Tag:Sean McDermott
Posted on: October 11, 2011 9:56 pm

Andy Reid won't back off the wide-nine scheme

Juan Castillo has struggled to get Philadelphia's defense playing well this year (US Presswire).Posted by Josh Katzowitz

It still boggles the mind that after firing defensive coordinator Sean McDermott after last season, Eagles coach Andy Reid moved offensive line coach Juan Castillo to McDermott’s old spot. And it’s been kind of fun to point out the inadequacy (so far) of that move, considering Philadelphia’s defense -- even with highly-regarded new acquisitions like Nnamdi Asomugha, Jason Babin and Dominique Rodgers-Cromartie -- has been underwhelming this year.

Try tied for 26th in the NFL with 26.4 points allowed per game.

But the Philadelphia Inquirer has an interesting theory why Castillo might have been Reid’s only choice: basically, it states that, since Reid was so intent on implementing a new wide-nine* defense, other defensive coordinator candidates who would have had to do Reid’s biding in playing with that defense might have balked at the idea and said no thanks.

*This is the scheme where the defensive ends are split out wide, on the outside of the opponent’s tight end, and their goal is to disrupt the pocket with speed rather than trying to move offensive tackles with strength or footwork.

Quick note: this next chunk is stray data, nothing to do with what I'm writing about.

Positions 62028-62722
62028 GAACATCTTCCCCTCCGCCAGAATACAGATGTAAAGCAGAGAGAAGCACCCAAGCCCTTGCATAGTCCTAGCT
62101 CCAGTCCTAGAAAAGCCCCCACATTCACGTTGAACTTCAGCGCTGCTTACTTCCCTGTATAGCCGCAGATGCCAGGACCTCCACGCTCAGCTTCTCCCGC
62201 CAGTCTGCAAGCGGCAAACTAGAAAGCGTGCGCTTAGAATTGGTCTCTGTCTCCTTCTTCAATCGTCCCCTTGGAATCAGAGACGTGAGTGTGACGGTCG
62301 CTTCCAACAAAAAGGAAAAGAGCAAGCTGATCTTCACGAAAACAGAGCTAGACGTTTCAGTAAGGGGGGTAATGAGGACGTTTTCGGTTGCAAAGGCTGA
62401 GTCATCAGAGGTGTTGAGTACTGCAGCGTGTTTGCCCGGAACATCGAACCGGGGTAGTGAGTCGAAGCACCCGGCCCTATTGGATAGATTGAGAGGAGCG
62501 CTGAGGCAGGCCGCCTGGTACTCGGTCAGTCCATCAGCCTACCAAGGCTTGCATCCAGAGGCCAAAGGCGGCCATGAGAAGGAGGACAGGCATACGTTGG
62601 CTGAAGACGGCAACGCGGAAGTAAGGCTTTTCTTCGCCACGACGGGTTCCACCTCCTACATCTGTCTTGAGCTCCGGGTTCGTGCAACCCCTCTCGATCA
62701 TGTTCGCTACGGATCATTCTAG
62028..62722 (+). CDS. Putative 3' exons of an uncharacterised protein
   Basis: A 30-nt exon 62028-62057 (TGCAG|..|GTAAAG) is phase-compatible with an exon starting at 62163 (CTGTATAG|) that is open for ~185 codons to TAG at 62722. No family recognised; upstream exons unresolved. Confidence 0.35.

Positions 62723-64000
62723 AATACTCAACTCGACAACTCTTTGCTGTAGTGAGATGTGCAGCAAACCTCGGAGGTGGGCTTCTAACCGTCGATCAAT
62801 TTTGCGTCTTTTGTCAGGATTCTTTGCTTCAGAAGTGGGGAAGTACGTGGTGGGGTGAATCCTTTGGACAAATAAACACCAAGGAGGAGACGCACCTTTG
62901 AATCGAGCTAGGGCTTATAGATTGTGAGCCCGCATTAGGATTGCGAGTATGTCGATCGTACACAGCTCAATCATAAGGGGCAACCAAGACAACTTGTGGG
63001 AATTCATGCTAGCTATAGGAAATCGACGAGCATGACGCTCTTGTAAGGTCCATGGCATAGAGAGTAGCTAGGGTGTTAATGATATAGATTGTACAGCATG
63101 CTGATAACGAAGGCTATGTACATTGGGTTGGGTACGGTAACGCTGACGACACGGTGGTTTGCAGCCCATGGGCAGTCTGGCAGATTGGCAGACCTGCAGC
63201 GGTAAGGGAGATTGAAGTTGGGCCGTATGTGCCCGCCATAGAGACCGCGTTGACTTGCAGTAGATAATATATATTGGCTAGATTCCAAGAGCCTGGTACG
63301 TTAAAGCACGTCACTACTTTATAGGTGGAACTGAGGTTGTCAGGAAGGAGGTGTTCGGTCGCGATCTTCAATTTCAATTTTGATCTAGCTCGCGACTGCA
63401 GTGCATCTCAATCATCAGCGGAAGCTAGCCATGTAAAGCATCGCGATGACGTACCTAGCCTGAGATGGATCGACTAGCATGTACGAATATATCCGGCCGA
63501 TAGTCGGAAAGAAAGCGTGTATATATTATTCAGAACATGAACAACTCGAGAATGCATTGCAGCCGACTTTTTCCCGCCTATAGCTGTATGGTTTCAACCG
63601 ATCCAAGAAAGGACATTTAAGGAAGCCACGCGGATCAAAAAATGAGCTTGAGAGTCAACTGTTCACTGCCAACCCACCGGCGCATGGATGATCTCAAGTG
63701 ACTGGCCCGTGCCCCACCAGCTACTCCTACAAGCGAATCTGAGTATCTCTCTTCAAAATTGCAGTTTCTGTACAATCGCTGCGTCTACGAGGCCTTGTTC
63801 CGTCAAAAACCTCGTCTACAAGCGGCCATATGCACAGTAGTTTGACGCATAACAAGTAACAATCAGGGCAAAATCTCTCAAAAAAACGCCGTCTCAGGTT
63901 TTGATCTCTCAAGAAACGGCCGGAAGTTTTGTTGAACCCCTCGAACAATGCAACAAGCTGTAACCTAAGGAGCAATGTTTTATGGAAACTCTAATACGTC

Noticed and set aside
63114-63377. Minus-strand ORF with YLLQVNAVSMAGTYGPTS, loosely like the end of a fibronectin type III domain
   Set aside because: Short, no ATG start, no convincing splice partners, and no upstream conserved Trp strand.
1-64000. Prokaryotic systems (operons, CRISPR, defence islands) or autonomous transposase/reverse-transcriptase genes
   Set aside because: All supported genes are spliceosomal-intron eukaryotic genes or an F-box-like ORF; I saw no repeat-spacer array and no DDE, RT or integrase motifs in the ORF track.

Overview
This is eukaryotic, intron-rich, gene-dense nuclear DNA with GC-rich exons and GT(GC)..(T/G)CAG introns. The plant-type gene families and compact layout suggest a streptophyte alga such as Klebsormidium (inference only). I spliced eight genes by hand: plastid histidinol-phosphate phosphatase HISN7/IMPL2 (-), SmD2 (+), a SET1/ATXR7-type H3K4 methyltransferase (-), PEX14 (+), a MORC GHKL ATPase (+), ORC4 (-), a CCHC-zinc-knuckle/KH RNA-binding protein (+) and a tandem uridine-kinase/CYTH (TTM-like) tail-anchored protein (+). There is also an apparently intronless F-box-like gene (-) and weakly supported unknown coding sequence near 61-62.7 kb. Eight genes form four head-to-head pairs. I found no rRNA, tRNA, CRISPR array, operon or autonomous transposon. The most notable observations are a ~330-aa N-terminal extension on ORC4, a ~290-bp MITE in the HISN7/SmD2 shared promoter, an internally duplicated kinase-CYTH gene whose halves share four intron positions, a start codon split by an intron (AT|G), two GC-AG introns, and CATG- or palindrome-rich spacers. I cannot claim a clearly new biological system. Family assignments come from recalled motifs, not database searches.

“What probably happened as the Eagles defensive coordinator search turned farcical was that interviewed candidates balked at the idea of coming aboard with the stipulation that the wide nine would be used here -- take it or leave it,” writes Jeff McLane. “There aren't many coaches that use it, although it has been around in one form or other for many years.

So that left Juan Castillo. And, well, Castillo would do whatever Reid and (defensive line coach Jim) Washburn wanted. He was an offensive line coach wishing to become a defensive coordinator. Castillo would have agreed to the wide nineteen.”

As McLane suggests, Washburn might have been another obstacle. Reid hired the well-respected Washburn away from Tennessee specifically so he could help install the wide-nine. This was before Reid had even hired a defensive coordinator. Considering Washburn was on to stay no matter what, that also would have taken away from a new coordinator’s autonomy in hiring the coaches he wanted.

While Babin and defensive end Trent Cole have performed well split out wide, the linebackers have done a poor job of tackling, leading to the benching of Casey Matthews and safety Kurt Coleman. But the real problem, the newspaper writes, is that Reid has not given Castillo the appropriate parts to play successfully with the wide-nine.

Yet, Reid told reporters this week that he’s sticking with the wide-nine, because he’s saying that it worked. For proof, he points to the second half of last Sunday’s Buffalo game when the Bills were held to a field goal for the rest of the game after starting the second half with an 80-yard touchdown drive.

"You obviously saw it work in the second half very effectively," Reid said. "We've just got to continue to work with it. Listen, anything new you've got to work with and work out the wrinkles and get it right."

"Players, they have to learn it, coaches have to learn it, particularly the new coaches. So it's a joint effort there."